Tory Minister Alan Duncan slammed for saying 'primitive cultures' have anti-LGBT problem

LGBT campaigners called Mr Duncan's comments "inappropriate"

A Conservative Minister has claimed that homophobia is worse in “more primitive cultures,” sparking criticism from LGBT campaigners who have called his language “inappropriate” and have accused him of “forgetting that anti-gay laws were a colonial import.”

International Development Minister Alan Duncan, who is the first openly homosexual Conservative MP, used the vocabulary during an interview with The Huffington Post UK in which he was asked about the UK’s international campaign against homophobia.

“Some countries are going backwards [on LBGT rights] and the use of gay hate as a vulgar form of nationalism is contemptible in my view,” he told the website.

Asked whether there are religious motivations behind some of the anti-gay laws in Africa and elsewhere, Mr Duncan replied: “All over the world there is often a collision between gay rights and religious fundamentalism, if you want to call it that. And that collision is difficult to resolve, particularly in more primitive cultures.”

“A lot of the religious zeal is not within the formal Episcopal Church. And of course in a lot of cases it’s also Islamic,” he added.

“But all countries are different, all societies are different. The leadership and influence structures in all societies are different. It’s an issue which has to be advanced in different ways in different countries in a variety of different approaches,” said Mr Duncan.

Minister of State for International Development Alan Duncan delivers a speech in London Minister of State for International Development Alan Duncan delivers a speech in London
Mr Duncan's comments have since come under fire from LGBT rights activist Peter Tatchell. Mr Tatchell, who has on two occasions attempted a citizen’s arrest of President Robert Mugabe against alleged torture in Zimbabwe, condemned Mr Duncan’s comments for “demonising” populations.

“"Primitive" is not appropriate language. We mustn’t forget that homophobic attitudes were exported to many of these countries by Britain during the colonial era,” he told The Independent.

“We imposed anti-gay laws upon them. Our missionaries created an ideology of homophobic hatred. Prior to colonialism most of these societies had no anti-gay laws and no serious homophobic prejudice.

“We must always remember that there are liberal progressive people in some of the most homophobic countries. They are fighting against homophobic ideas. We should support them rather than demonising the general population.”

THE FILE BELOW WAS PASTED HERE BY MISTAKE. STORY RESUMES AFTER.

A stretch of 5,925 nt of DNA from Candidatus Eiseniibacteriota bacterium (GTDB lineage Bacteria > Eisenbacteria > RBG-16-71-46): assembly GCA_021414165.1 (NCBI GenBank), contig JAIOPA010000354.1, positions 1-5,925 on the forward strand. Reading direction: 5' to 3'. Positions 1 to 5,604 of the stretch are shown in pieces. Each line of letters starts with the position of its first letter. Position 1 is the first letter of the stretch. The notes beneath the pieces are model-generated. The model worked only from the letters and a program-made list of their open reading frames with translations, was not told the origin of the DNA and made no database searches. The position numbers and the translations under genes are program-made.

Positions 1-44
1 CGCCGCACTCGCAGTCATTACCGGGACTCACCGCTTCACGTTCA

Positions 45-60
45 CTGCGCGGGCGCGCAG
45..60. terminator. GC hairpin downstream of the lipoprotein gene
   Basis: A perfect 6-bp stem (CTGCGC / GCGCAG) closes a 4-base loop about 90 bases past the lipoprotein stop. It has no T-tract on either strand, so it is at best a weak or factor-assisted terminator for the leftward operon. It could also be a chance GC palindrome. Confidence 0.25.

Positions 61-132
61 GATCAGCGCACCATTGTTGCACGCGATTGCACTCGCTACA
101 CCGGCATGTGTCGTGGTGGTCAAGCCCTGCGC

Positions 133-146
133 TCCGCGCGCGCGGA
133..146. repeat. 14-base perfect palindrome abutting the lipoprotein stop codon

“I don’t think it is right to generalise about other countries no matter how bigoted some sections of the population are. Alan Duncan’s language risks fuelling racist stereotypes. I’m sure he didn’t mean it that way but a self-correction might be a good thing,” he added.

Banners in protest at the Anti-Gay Marriage Law passed in Nigeria are displayed in the crowd during the 2014 African Nations Championship match between South Africa and Nigeria at Cape Town Stadium in January 2014. Banners in protest at the Anti-Gay Marriage Law passed in Nigeria are displayed in the crowd during the 2014 African Nations Championship match between South Africa and Nigeria at Cape Town Stadium in January 2014.
Read more: Kenya MP likens homosexuality to terrorism
How Uganda was seduced by anti-gay conservative evangelicals
Frank Mugisha: 'Homophobia is not African. It's imported'

Alistair Stewart, Assistant Director of the The Kaleidoscope Trust, a UK charity which works to uphold the human rights of LGBT people internationally and is headed by Conservative Speaker of the House of Commons John Bercow, said Mr Duncan’s comments were “unfortunate”.

"It’s a shame that a good news story about the UK’s commitment to aid spending and to combatting homophobia has been undermined by the use of such unfortunate language.

"It’s certainly not the vocabulary that we use and terminology like this is generally unhelpful in supporting LGBT people in countries where they face persecution and criminalisation.

"In many ways it’s unfortunate, because it distracts from the good work that the British government has been involved with in supporting LGBT communities where they are threatened," he said.

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